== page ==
12 Jun The Correlation Between Perseverance and Success
Parents often ask me how they can help their children be successful. This seems like a difficult question on the surface; children have so many different talents and skills, there are a million different ideas on what success is, and there are ten times that many different types of children who all learn and live differently. It would seem an impossible question to answer, but the truth is there is one universal concept that leads everyone to be successful, regardless of age or opportunity. One singular character trait that leads those who possess it toward their goals; it is simply perseverance.
Seeing a goal through to it’s completion is a simple concept. Almost as if it were a straight line, like a train track that one just follows along toward the destination. At the beginning they think, ‘I start on a path, I work for the goal, I achieve the goal’. It’s never that simple though. People have a tendency to allow their feelings to drive the train which can cause the entire plan to go off track.
But my child has lost interest…
This is the most common reason parents worry about their children and their future success. It can be confusing for a parent because often it seems their child was on track yesterday and suddenly they are protesting, parents often don’t see it coming.
When a parent explains this to me, what they are really saying is, ‘My child doesn’t feel like doing this anymore’. There it is, the feelings argument. Time and time again I have watched parents allow their children to allow feelings to dictate actions. Feelings are the enemy of success because feelings say we should pay more attention to what we want than what we know to be right. Feelings also change, often. Especially in the childhood and teenage years. Allowing feelings to decide a course of action can lead to confusion and despair; children who are allowed to use feelings as a valid decision making vehicle often feel like they have wasted so much effort and time toward an outdated goal. If feelings are allowed to dictate how a child proceeds toward success they will grow up learning that whenever they feel like giving up they are justified.
So what is a parent to do?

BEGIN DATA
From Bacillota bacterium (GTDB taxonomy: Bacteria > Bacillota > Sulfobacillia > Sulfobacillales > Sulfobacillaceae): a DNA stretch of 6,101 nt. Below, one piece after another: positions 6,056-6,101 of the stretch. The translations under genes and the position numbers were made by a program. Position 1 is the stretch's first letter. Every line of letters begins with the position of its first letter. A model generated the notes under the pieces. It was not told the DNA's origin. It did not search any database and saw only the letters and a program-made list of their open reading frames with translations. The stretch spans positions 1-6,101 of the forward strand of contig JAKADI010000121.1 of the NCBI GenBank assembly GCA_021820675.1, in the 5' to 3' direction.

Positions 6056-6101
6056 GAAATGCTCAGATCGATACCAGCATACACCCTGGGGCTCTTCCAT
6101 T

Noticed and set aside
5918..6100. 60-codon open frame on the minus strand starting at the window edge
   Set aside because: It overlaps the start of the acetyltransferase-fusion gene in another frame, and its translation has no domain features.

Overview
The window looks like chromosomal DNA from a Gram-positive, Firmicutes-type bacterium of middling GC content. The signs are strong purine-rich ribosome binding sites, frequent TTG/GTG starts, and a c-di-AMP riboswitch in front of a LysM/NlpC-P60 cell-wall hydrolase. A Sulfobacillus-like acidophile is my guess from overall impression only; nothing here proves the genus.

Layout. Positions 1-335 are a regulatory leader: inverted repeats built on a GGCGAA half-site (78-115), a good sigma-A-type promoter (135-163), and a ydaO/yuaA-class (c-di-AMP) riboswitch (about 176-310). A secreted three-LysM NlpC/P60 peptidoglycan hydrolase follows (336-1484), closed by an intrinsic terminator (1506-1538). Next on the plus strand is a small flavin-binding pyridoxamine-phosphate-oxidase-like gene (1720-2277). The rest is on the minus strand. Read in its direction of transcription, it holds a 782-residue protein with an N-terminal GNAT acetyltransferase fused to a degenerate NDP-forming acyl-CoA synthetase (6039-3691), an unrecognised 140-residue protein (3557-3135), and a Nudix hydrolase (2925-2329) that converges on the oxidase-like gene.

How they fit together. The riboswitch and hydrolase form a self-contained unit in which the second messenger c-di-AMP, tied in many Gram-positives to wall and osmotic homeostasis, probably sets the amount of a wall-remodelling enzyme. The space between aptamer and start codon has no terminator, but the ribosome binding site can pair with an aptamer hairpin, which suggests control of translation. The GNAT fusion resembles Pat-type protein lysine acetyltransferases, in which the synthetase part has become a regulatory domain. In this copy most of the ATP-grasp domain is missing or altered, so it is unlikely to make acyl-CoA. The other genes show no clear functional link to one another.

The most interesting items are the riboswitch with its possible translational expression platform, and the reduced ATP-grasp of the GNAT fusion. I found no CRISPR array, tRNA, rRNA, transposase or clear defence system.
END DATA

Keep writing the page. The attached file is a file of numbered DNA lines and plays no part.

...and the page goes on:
Children are tiny humans, they are going to feel ups and downs and those feelings are going to make staying on track difficult, but we need to keep in mind that when we allow the feeling to control the action, we are slaves to a whim. Learning to work though feelings and understand how to overcome a desire to give up is paramount in success because perseverance isn’t the absence of feelings, it is the forward action in spite of it.
*Remind your child that the goal was once very important to them, and that it will be again. Help them to understand what a ‘valley’ is and how to work through the low points so that they can get to the goal, even if it is not their priority at the moment.
*Teach your child that everyone, even adults, sometimes feel like giving up. If your child knows that this is a normal thing to go through they will be able to recognize that the successful people in their lives have had to overcome the same types of feelings that they have. It shows them that it can be done.
*Love your child enough to let them express their feelings. Validate them instead of the feelings but always remind them that feelings come second in decision making.
*Lead by example. Children learn more from what they see you do than what you actually tell them. In short, they hold us accountable. If you’ve started a diet, a budget, a new workout plan, or begun on any other type of self improvement path, stick with it (even when you don’t feel like it). Your example does more than help you, it shows your child what it looks like to work through a valley. You will help your child more than you’ll ever know, and you’ll find strength in the process for yourself too.
*Reach out for help. If there is someone who has achieved the success that your child is working toward, ask them to talk to your child about it. Sometimes a trusted outsider can speak volumes into your child’s life.
*Be the parent because ultimately you get to make the final decision. I have never once met an adult that said they are glad their parent allowed them to give up. At the end of the day children really don’t have the type of life experience to make long term decisions; they need the guidance of a parent to help them (and sometimes make them) chose the right path. It isn’t an easy job, and your child might not be happy that you are making them do something they have lost interest in, but in the long run they will learn much more about themselves and success than if you let them quit.
Once your child has achieved that long awaited goal, a tremendous amount of pride will surface in them and it will forever shape how they view themselves; it will be this pride that will help them continue to make the kinds of decisions in life that will continue a cycle of success in their future.
In truth, perseverance is the opposite of our very normal human emotions. It forces us to be stronger than our feelings, and in the end it is essentially what leads us to success.
~Sensei Jen Davenport